Nature has a three page feature with the opinions of eight prominent synthetic biology experts about life after the first replicating synthetic cell.
Nature asked eight synthetic-biology experts about the implications for science and society of the “synthetic cell” made by the J. Craig Venter Institute (JCVI). The institute’s team assembled, modified and implanted a synthesized genome into a DNA-free bacterial shell to make a self-replicating Mycoplasma mycoidesGeorge Church Says we Need to Lower Costs
What we now need are ways to construct and test billions of genome combinations using protein and RNA biosensors for many or all metabolic intermediates and cell-signalling states. In combination with the sort of techniques that the JCVI has just demonstrated — but at much lower cost — this would enable researchers to select for important products such as pharmaceuticals, fuels, chiral chemicals and novel materials.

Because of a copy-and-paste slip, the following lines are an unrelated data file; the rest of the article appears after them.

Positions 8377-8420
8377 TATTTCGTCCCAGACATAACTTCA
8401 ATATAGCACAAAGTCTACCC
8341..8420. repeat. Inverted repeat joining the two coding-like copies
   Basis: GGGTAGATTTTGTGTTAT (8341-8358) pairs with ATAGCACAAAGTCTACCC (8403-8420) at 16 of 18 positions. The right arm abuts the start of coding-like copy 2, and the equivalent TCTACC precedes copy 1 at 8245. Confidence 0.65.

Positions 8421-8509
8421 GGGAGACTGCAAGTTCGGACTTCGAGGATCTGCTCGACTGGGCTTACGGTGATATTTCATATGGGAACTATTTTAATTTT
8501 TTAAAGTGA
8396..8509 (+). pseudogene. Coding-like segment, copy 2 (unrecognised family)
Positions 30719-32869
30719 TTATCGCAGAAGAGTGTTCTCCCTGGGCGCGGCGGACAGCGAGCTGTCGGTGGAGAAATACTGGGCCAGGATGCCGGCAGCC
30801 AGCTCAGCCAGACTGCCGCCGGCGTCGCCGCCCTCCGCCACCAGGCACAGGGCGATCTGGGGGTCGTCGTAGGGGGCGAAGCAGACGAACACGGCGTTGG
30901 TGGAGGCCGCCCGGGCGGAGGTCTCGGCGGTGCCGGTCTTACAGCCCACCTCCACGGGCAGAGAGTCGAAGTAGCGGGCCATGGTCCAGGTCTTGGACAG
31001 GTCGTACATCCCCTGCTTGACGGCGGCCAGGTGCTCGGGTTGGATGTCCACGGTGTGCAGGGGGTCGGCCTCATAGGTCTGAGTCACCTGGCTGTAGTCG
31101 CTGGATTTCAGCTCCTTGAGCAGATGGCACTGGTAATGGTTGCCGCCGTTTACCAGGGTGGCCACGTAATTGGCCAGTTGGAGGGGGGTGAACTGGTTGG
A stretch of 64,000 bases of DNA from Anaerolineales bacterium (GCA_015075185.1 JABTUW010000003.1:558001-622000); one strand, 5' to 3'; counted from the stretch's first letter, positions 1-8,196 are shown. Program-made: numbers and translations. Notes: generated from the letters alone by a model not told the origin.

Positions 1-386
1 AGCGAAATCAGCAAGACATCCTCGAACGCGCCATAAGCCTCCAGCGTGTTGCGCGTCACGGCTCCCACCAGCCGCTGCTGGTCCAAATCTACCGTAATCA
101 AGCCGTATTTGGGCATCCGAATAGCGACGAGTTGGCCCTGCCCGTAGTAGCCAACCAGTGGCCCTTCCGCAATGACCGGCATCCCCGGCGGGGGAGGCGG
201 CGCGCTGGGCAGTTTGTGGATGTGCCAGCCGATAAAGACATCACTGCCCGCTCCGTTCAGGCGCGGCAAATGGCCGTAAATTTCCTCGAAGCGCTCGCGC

Steen Rasmussen -Bottom up will be more Important
The top-down community seeks to rewrite the genetics program running on the ‘hardware’ of the modern cell, as Venter and his colleagues have done. Bottom-up researchers, such as myself, aim to assemble life — including the hardware and the program — as simply as possible, even if the result is different from what we think of as life.
* The end of vitalism Arthur Caplan
* Synthesis drives innovation, Steven Benner
* Nature’s limits still apply, Martin Fussenegger
* Got parts, need manual Jim Collins
* Origin of life just got closer, David Deamer
* The power and the pitfalls, Mark Bedau
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